Elderly people need more physical, mental exercise amid pandemic

The second Respect for the Aged Day during the pandemic has arrived Sept. 20. Society as a whole must show consideration for the elderly, so that their health does not deteriorate as they refrain from going out.

According to the Internal Affairs and Communications Ministry and other sources, there are 36.4 million people aged 65 or over in Japan, a record high for this nation and accounting for 29% of the entire population. The number of people aged 100 or over is also at an all-time high of 86,500.

It is wonderful to be one of the world’s top countries for longevity. It is important to minimize as much as possible the impact of the prolonged novel coronavirus pandemic on the lives and health of the elderly.

JMA Research Institute Inc. is comparing the health of elderly people before and after the outbreak of the pandemic, based on local government surveys.

According to the data, respondents who said they were worried about falling down or had lost more than 2 to 3 kilograms in a six-month period increased in fiscal 2020 from fiscal 2019. The surveys also showed an increase in the number of people who said they lacked a sense of fulfillment in their daily lives, showing a tendency toward depression.

It is believed that elderly people tend to stay at home to mitigate the risk of infection, and that has affected their health.

Other generations probably have fewer opportunities to go out as well. However, in the case of senior citizens, it should be noted that such a lifestyle could more easily lead to mental and physical frailty. It could also increase the number of people requiring nursing care.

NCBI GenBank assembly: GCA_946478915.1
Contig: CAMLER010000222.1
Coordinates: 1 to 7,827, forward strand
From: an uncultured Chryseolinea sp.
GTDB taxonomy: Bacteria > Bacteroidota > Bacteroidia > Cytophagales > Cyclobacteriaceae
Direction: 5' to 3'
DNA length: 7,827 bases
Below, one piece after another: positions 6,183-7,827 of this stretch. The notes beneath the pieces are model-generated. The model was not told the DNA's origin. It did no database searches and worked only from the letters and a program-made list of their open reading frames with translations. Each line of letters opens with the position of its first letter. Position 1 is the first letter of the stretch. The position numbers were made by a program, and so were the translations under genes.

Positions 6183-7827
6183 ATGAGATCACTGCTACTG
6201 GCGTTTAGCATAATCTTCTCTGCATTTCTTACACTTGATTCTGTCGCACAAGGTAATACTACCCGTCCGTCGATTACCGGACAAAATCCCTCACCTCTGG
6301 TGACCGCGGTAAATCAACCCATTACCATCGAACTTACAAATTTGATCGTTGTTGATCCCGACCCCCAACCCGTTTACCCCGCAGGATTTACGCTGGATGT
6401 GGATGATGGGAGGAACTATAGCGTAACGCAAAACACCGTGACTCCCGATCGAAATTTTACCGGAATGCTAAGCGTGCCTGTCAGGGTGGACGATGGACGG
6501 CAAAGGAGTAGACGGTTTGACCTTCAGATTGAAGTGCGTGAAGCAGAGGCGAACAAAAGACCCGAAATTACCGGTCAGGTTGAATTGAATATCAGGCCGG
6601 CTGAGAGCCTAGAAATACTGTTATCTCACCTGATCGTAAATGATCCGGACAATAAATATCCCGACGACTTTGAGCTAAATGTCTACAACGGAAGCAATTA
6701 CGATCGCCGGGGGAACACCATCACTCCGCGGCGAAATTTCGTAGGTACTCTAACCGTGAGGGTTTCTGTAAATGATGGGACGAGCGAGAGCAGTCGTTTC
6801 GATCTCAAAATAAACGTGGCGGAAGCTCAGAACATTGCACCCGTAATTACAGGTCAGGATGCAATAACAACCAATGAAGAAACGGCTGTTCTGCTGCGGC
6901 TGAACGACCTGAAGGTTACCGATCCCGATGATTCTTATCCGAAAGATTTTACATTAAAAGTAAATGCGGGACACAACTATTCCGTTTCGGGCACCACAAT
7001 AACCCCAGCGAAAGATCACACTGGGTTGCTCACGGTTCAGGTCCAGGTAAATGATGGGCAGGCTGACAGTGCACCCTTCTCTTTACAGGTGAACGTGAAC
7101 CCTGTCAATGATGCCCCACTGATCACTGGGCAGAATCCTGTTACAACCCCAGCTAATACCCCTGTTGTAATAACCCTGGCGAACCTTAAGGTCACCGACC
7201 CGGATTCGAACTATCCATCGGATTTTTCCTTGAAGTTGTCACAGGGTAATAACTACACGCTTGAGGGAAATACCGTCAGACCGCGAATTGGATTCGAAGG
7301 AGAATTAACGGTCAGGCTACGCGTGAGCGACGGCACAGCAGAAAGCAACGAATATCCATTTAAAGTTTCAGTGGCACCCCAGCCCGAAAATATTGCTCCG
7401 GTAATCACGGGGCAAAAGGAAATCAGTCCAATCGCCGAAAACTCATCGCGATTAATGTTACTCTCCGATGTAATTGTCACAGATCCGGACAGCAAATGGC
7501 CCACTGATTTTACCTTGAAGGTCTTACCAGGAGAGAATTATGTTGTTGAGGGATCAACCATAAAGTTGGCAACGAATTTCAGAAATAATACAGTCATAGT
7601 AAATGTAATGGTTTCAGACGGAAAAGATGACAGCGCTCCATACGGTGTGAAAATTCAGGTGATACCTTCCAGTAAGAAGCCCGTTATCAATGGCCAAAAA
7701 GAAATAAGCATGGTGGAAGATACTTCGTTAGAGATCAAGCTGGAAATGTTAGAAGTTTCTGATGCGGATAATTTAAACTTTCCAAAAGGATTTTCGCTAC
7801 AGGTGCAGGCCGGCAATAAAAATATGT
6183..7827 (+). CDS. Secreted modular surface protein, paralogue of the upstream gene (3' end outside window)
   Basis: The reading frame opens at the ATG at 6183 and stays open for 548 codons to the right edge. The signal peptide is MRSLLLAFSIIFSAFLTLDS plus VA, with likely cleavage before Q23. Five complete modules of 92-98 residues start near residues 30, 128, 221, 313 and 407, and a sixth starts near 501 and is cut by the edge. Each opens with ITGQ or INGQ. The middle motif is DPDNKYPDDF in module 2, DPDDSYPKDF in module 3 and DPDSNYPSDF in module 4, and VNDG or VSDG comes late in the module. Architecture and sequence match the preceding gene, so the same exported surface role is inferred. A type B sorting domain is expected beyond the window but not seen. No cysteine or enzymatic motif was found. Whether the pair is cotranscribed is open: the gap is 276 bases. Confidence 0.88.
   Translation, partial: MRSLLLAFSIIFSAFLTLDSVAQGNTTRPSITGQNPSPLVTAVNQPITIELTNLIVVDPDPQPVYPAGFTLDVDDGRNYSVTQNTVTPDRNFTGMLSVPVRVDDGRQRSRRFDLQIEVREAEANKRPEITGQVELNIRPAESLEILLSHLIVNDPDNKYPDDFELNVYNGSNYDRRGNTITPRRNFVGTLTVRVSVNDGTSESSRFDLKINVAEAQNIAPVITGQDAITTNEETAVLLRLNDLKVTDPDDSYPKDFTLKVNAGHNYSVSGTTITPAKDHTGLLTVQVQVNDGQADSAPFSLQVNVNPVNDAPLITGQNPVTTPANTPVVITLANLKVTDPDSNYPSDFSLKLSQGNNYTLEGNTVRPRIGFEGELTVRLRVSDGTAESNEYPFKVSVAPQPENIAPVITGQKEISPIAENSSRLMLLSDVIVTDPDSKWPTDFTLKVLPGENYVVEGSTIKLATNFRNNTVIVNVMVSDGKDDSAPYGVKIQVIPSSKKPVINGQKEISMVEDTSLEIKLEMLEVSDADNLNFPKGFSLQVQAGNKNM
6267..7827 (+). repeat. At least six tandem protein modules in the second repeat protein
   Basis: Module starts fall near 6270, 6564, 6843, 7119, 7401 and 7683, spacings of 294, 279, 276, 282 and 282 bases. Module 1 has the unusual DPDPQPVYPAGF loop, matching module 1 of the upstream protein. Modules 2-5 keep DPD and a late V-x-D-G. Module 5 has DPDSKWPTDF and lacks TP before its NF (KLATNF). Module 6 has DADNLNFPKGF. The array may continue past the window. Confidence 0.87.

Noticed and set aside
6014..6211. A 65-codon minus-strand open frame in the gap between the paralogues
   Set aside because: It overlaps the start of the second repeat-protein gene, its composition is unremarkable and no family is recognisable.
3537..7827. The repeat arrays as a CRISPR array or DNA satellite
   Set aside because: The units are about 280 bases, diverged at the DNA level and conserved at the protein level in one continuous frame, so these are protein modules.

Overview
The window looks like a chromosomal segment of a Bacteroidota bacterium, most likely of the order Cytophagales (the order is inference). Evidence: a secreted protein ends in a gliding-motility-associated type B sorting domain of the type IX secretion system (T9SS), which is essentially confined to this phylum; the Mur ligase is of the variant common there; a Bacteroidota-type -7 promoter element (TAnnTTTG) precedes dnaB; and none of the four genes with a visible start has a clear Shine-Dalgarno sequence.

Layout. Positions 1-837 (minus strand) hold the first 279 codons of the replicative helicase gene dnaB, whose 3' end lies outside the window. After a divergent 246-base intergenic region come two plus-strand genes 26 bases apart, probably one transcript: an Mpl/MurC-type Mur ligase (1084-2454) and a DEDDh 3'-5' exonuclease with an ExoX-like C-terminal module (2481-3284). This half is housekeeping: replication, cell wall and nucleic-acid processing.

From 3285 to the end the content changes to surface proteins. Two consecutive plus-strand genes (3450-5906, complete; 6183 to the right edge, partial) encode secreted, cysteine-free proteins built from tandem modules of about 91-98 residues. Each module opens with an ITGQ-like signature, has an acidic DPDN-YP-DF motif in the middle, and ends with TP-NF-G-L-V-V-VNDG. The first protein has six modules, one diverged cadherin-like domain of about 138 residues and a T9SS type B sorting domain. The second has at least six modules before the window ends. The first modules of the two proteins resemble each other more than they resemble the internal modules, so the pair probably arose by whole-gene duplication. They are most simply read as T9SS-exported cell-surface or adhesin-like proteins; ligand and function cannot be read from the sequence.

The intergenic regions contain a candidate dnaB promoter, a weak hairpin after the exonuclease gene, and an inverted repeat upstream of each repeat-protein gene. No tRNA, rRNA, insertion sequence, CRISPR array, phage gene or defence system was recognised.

It is important to provide them with opportunities to exercise and interact with others, while being careful to prevent infections, to reduce the impact of the pandemic on their bodies and minds.

Toraianguru Taimu, a residents group in Bunkyo Ward, Tokyo, has been offering activities in which participants do exercises and chat with elderly people at such places as public facilities. Since the pandemic began, they have set up an online environment and senior citizens and others are taking part in these activities from home, according to the group.

It is meaningful to have activities in which the elderly can participate, in keeping with their physical condition and mood.

Since last spring, a group of students at Osaka University has been issuing a monthly newsletter called Yorisoitai Tsushin for elderly people living alone. Both sides of the A3-size newsletter carry messages for the elderly from the group members, who are concerned about their health.

The group distributes the newsletter to about 140 households in cooperation with the Japan National Council of Social Welfare and local volunteers. Interacting with young people will also bring cheer to senior citizens.

Lifestyles that require vigilance against the coronavirus will likely continue for the time being.

To safeguard the health of the elderly, it is desirable to reduce the time spent sitting at home by, for example, going out for moderate walks, while avoiding crowds. People around senior citizens should carefully watch whether they eat and sleep well.

— The original Japanese article appeared in The Yomiuri Shimbun on Sept. 20, 2021.